The boards for the final Project
Assignment Used software Files/Downloads/links
mil traces Kicad skate-F.Cu.png
mil outline Kicad skate-Margin.png
schematic Layout Kicad skate.sch
PCB Layout Kicad skate.kicad_pcb

Boards for the final project

Connections i need on my final board:

- piezo :

- A0
- A1

- Piezos are polarized, meaning that voltage passes through them (or out of them) in a specific direction. Connect the black wire (the lower voltage) to ground and the red wire (the higher voltage) to analog pin 0. Additionally, connect a 1-megohm resistor in parallel to the Piezo element to limit the voltage and current produced by the piezo and to protect the analog input. 

- The sketch reads the piezo output using the analogRead() command, encoding the voltage range from 0 to 5 volts to a numerical range from 0 to 1023 in a process referred to as analog-to-digital conversion, or ADC.

- oled :

- GND goes to ground
- Vin goes to vcc
- SDA to I2C Data (this is A4 on the atmega
- SCL  to I2C Clock(this is A5 on the atmega

- The OLED itself require a 3.3V power supply and 3.3V logic levels for communication.
- The power requirements depend a little on how much of the display is lit but on average the display uses about 40mA from the 3.3V supply.

- battery:

- Lithium Ion Polymer Battery 
- 3.7v 500mAh (look if i need a bigger one)
    - Mini usb input Lipo Battery Charging Board
    - Max17043: LipoFuel Gauges 

- ftdi:

	- connect at least 3 wires:

- TX
- RX

Networking I2C

Connected to my board will be 2 shields, that are both connected through I2C: Oled Display and LiPoFuelGauge.

So we need to find the i2c address of the display. To get this, I use a quick i2c scanner uploaded to the arduino. The scanner code can be found on Copy and paste the code into your arduino IDE, build and upload, and fire up your serial monitor.

The image below shows the I2C address of the oled display. Later on i used the same code to check the address of the LiPoFuelGauge (0x36).

As you can see in the final code i use the wire library to connect to the LiPoFuelGauge shield.

The U8glib library uses its own for communicating with the display through I2C. For the display to work with I2C i had to define the display in my code. For my board this is:

U8GLIB_SSD1306_128X64 u8g(U8G_I2C_OPT_NONE|U8G_I2C_OPT_DEV_0);

It uses the u8g_com_i2c.c library for settings of I2C for the specified board.

Designing the electronics scheme

I first started to design the necessary stuff for running this atmega ic. I already knew a lot because it looks like a standard arduino uno, or more precieze, a fabschoolino, that is used to learn kids soldering.

So first i did VCC and GND, broke out RST with a 10K connected, and the crystal with the belonging cabs (18pf for this crystal). Later on followed by FTDI connector pins and AVRISP headers.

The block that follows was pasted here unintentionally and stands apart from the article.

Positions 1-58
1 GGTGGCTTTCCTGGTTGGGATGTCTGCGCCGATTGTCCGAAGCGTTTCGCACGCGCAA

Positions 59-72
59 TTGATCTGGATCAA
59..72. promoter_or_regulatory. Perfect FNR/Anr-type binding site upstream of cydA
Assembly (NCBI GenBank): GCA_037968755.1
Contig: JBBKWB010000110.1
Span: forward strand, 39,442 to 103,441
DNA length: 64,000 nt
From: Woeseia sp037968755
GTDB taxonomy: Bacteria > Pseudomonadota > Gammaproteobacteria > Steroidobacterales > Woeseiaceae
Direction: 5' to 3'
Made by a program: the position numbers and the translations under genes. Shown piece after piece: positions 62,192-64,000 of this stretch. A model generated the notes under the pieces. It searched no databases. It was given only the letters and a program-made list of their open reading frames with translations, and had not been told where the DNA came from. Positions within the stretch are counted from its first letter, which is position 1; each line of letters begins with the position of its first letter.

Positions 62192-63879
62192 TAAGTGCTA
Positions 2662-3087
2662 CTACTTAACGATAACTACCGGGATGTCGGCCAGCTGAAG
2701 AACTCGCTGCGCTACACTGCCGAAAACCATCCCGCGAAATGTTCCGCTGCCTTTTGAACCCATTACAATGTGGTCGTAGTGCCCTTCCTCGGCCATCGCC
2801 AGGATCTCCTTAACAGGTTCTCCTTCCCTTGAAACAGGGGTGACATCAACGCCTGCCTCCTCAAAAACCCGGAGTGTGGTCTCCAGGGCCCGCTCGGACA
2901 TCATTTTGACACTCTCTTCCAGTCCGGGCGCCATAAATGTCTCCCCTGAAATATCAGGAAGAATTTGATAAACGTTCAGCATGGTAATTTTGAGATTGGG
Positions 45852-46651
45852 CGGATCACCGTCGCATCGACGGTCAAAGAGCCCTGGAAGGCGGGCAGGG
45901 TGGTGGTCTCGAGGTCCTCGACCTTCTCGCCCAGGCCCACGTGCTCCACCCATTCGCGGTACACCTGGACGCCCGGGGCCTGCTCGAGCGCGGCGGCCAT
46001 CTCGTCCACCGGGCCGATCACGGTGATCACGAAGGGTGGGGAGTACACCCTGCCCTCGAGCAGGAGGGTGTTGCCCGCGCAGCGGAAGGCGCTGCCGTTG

I then bundled the connections:

  • one sixheader to the power unit (LiPo fuelgauge board + Solar LiPoly Charger)
  • one 4 header for the 2 piezo’s
  • one 4 header for the oled
Gates used at the atmega328  
A0 piezo 1
A1 piezo 2
PD2 charge pin/led connection of the Solar LiPoly Charger
SDA + SCL for I2C to both oled and LiPoFuelGauge
RX/TX/RST for the FTDI
SCK/MISO/MOSI for ISP headers
XTAL1/XTAL2 for the crystal

Designing the PCB

I wanted to make a nice looking board so made it in the shape of an skate :)

Placing and routing went pretty well. At the end i had to use some 0ohm resistors to make all leads. One lead (GND) i finally connected with a wire to cross a bunch of lines.

I did a final check of the schematics and the PCB with zaerc and he suggested to put some resistors between the sda/scl and the atmega, accoring to the I2C specs. But those resistors already appear on both I2C boards so after removing them the boards started working.

Another design mistake was that i forgot to place a 100nF CAP between the RST gate and the FTDI header. Luckily i placed a 0ohm (former labeled as R9) on that lead, so after replacing the 0ohm with the CAP that also started working.

And i wired the TX and RX wrong, but that is not a problem because i use a cheap chinese ftdi with jumper cables, so after changing the wires for TX and RX i could program the board.

So a summary of the mistakes and solution:  
resistors between sda/scl and vcc Were on the i2c boards, so removing solved the issue
100nF capacitor between FTDI and RST gate design contained a 0ohm (R9) which was replaced by 100nF acapacitor
did not switch TX/RX between atmega and ftdi headers ftdi with jumperwires to connect right TX/RX

Milling the board